You can also set it in warm water, even *old* dishwater after doing dishes (just make sure the lid of your container is on tightly!). If you’re in a rush, you can melt it on the stovetop in a pan, or even in the dish you’re going to bake in inside the oven as it preheats. It melts faster than butter.
Use it on your skin!
Here are some other ways I use coconut oil (the unrefined version) in my green and crunchy home:
- on baby’s bottom instead of diaper cream
- for cradle cap
- face and homemade hand lotion – coconut oil is one of the main ingredients in my favorite moisturizing lotion (although, you might want to read more about its properties before using coconut oil for skin so you know if it’s the right choice for your skin type)
- on eczema spots
- in homemade sunscreen – it has an SPF of about 4-6! (check out my natural sunscreen reviews if you don’t feel like DIYing it)
- in homemade deodorant
- as eye makeup remover (amazing!)
- for oil pulling
Other Coconut Oil Resources
- See how Katie from Wellness Mama uses coconut oil for home and beauty & eats coconut oil
- Lots of ways Kimi from the Nourishing Gourmet incorporates coconut oil into daily life
- Kelly the Kitchen Kop pops popcorn with coconut oil
- Many Eats outlines the health benefits of coconut oil (I like what he has to say about MCTs).
- The Huffington Post has a delicious looking list of baked goods and meals you can use coconut oil in
Where to Buy Coconut Oil
Another option for where I buy coconut oil online is Soaper’s Choice – they sell oils for soap and lotion makers, but they are food-grade, and can be consumed by the tongue just as well as the skin! Don’t be thrown off by that part. 🙂
- Resetarits, V. (2018, August 20). A Harvard professor said coconut oil isn’t a superfood, calling it ‘pure poison’. Retrieved August 23, 2020, from https://www.businessinsider.com/harvard-speaker-busts-coconut-oil-health-myth-calling-it-pure-poison-2018-8
- Sacks, F. M., Lichtenstein, A. H., Wu, J. H., Appel, L. J., Creager, M. A., Kris-Etherton, P. M., . . . Horn, L. V. (2017). Dietary Fats and Cardiovascular Disease: A Presidential Advisory From the American Heart Association. Circulation, 136(3). doi:10.1161/cir.0000000000000510
- Cardoso, D. A., Moreira, A. S., De Oliveira, G. M., Luiz, R. R., & Rosa, G. (2015). A COCONUT EXTRA VIRGIN OIL-RICH DIET INCREASES HDL CHOLESTEROL AND DECREASES WAIST CIRCUMFERENCE AND BODY MASS IN CORONARY ARTERY DISEASE PATIENTS. Nutr Hosp, 32(5), 2144-2152. doi:10.3305/nh.2015.32.5.9642
- Assunção, M. L., Ferreira, H. S., Santos, A. F., Cabral, C. R., & Florêncio, T. M. (2009). Effects of Dietary Coconut Oil on the Biochemical and Anthropometric Profiles of Women Presenting Abdominal Obesity. Lipids, 44(7), 593-601. doi:10.1007/s11745-009-3306-6
- Yeap, S. K., Beh, B. K., Ali, N. M., Yusof, H. M., Ho, W. Y., Koh, S. P., . . . Long, K. (2014). Antistress and antioxidant effects of virgin coconut oil in vivo. Experimental and Therapeutic Medicine, 9(1), 39-42. doi:10.3892/etm.2014.2045
- Famurewa, A. C., Ekeleme-Egedigwe, C. A., Nwali, S. C., Agbo, N. N., Obi, J. N., & Ezechukwu, G. C. (2017). Dietary Supplementation with Virgin Coconut Oil Improves Lipid Profile and Hepatic Antioxidant Status and Has Potential Benefits on Cardiovascular Risk Indices in Normal Rats. Journal of Dietary Supplements, 15(3), 330-342. doi:10.1080/19390211.2017.1346031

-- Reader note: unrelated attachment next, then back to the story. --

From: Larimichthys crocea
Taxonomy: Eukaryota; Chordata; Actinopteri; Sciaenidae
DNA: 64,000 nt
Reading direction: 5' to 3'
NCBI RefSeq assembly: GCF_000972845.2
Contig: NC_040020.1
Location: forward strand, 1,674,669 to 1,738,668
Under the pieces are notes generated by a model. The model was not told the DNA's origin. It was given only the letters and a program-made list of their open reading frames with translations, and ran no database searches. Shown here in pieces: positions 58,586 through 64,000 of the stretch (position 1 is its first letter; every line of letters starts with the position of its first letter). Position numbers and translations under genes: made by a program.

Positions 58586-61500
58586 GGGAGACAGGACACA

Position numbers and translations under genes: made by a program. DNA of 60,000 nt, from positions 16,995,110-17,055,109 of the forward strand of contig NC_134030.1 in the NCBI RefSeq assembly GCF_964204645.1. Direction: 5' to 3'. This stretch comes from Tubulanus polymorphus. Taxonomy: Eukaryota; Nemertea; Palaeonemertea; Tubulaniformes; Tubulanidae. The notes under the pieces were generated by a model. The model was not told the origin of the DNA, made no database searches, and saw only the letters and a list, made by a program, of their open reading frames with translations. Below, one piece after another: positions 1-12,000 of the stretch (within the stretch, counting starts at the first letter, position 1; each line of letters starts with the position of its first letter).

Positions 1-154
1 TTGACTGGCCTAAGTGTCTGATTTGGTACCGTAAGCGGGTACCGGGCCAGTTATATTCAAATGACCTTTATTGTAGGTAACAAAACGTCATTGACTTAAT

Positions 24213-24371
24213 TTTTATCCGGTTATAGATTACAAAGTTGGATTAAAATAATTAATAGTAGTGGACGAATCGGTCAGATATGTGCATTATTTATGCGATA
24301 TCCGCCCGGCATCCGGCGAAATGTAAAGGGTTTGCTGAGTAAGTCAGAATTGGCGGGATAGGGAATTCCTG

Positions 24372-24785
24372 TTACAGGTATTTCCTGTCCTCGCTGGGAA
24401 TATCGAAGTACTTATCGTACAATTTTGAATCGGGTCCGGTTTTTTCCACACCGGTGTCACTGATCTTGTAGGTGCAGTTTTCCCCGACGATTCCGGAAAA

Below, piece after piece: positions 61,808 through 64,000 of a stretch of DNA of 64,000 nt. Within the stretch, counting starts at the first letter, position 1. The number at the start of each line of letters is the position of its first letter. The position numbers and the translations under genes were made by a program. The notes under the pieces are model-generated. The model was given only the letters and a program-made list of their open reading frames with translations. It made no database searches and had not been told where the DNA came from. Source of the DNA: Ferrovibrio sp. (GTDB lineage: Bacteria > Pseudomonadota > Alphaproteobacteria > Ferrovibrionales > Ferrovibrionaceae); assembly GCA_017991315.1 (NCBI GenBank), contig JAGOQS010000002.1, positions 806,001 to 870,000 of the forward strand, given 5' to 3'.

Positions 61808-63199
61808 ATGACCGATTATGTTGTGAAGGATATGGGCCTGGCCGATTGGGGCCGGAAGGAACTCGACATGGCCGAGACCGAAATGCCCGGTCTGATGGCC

- Famurewa, A. C., Ufebe, O. G., Egedigwe, C. A., Nwankwo, O. E., & Obaje, G. S. (2017). Virgin coconut oil supplementation attenuates acute chemotherapy hepatotoxicity induced by anticancer drug methotrexate via inhibition of oxidative stress in rats. Biomedicine & Pharmacotherapy, 87, 437-442. doi:10.1016/j.biopha.2016.12.123
- Famurewa, A. C., Aja, P. M., Maduagwuna, E. K., Ekeleme-Egedigwe, C. A., Ufebe, O. G., & Azubuike-Osu, S. O. (2017). Antioxidant and anti-inflammatory effects of virgin coconut oil supplementation abrogate acute chemotherapy oxidative nephrotoxicity induced by anticancer drug methotrexate in rats. Biomedicine & Pharmacotherapy, 96, 905-911. doi:10.1016/j.biopha.2017.12.008
- Arunima, S., & Rajamohan, T. (2013). Effect of virgin coconut oil enriched diet on the antioxidant status and paraoxonase 1 activity in ameliorating the oxidative stress in rats – a comparative study. Food & Function, 4(9), 1402. doi:10.1039/c3fo60085h
- Nagao, K., & Yanagita, T. (2010). Medium-chain fatty acids: Functional lipids for the prevention and treatment of the metabolic syndrome. Pharmacological Research, 61(3), 208-212. doi:10.1016/j.phrs.2009.11.007
- Rabin, R., & Egan, S. (2018, August 21). Is Coconut Oil Good or Bad for You? Retrieved August 23, 2020, from https://www.nytimes.com/2018/08/21/well/eat/coconut-oil-good-bad-health.html
- Corleone, J. (2020). Is Coconut Oil Good for Frying in High-Temperature Cooking? Retrieved August 23, 2020, from https://www.livestrong.com/article/446041-is-coconut-oil-good-for-frying-on-high-temperature-cooking/
- Joshi, S., Kaushik, V., Gode, V., & Mhaskar, S. (2020). Coconut Oil and Immunity: What do we really know about it so far? Journal of the Association of Physicians of India, 68(7), 67-72.
- Shilling, M., Matt, L., Rubin, E., Visitacion, M. P., Haller, N. A., Grey, S. F., & Woolverton, C. J. (2013). Antimicrobial Effects of Virgin Coconut Oil and Its Medium-Chain Fatty Acids onClostridium difficile. Journal of Medicinal Food, 16(12), 1079-1085. doi:10.1089/jmf.2012.0303
- Monolaurin: Uses, Side Effects, Interactions, Dosage, and Warning. (n.d.). Retrieved August 23, 2020, from https://www.webmd.com/vitamins/ai/ingredientmono-1149/monolaurin
- Hayatullina, Z., Muhammad, N., Mohamed, N., & Soelaiman, I. (2012). Virgin Coconut Oil Supplementation Prevents Bone Loss in Osteoporosis Rat Model. Evidence-Based Complementary and Alternative Medicine, 2012, 1-8. doi:10.1155/2012/237236